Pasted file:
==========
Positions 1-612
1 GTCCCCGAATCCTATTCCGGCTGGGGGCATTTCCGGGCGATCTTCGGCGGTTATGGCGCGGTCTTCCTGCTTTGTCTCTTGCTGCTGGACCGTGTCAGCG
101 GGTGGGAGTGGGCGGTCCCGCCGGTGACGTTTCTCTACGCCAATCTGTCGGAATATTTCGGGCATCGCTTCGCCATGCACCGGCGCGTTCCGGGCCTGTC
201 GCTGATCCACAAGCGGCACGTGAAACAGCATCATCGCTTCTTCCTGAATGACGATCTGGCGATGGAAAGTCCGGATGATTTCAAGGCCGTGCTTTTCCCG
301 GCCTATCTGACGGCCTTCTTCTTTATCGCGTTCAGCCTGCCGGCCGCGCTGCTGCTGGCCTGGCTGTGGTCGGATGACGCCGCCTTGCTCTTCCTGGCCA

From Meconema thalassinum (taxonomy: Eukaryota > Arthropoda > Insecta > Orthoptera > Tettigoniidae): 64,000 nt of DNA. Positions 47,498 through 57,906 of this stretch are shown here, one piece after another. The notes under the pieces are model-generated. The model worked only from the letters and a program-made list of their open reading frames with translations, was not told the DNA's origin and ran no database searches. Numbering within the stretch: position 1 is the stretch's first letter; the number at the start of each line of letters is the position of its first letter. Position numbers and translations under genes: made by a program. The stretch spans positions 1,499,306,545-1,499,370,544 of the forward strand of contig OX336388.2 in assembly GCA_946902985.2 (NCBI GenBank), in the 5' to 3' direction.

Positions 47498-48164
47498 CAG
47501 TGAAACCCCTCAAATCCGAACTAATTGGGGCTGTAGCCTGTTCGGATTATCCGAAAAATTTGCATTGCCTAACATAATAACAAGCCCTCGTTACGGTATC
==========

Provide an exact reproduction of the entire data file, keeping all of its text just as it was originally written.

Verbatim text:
Positions 1-612
1 GTCCCCGAATCCTATTCCGGCTGGGGGCATTTCCGGGCGATCTTCGGCGGTTATGGCGCGGTCTTCCTGCTTTGTCTCTTGCTGCTGGACCGTGTCAGCG
101 GGTGGGAGTGGGCGGTCCCGCCGGTGACGTTTCTCTACGCCAATCTGTCGGAATATTTCGGGCATCGCTTCGCCATGCACCGGCGCGTTCCGGGCCTGTC
201 GCTGATCCACAAGCGGCACGTGAAACAGCATCATCGCTTCTTCCTGAATGACGATCTGGCGATGGAAAGTCCGGATGATTTCAAGGCCGTGCTTTTCCCG
301 GCCTATCTGACGGCCTTCTTCTTTATCGCGTTCAGCCTGCCGGCCGCGCTGCTGCTGGCCTGGCTGTGGTCGGATGACGCCGCCTTGCTCTTCCTGGCCA

From Meconema thalassinum (taxonomy: Eukaryota > Arthropoda > Insecta > Orthoptera > Tettigoniidae): 64,000 nt of DNA. Positions 47,498 through 57,906 of this stretch are shown here, one piece after another. The notes under the pieces are model-generated. The model worked only from the letters and a program-made list of their open reading frames with translations, was not told the DNA's origin and ran no database searches. Numbering within the stretch: position 1 is the stretch's first letter; the number at the start of each line of letters is the position of its first letter. Position numbers and translations under genes: made by a program. The stretch spans positions 1,499,306,545-1,499,370,544 of the forward strand of contig OX336388.2 in assembly GCA_946902985.2 (NCBI GenBank), in the 5' to 3' direction.

Positions 47498-48164
47498 CAG
47501 TGAAACCCCTCAAATCCGAACTAATTGGGGCTGTAGCCTGTTCGGATTATCCGAAAAATTTGCATTGCCTAACATAATAACAAGCCCTCGTTACGGTATC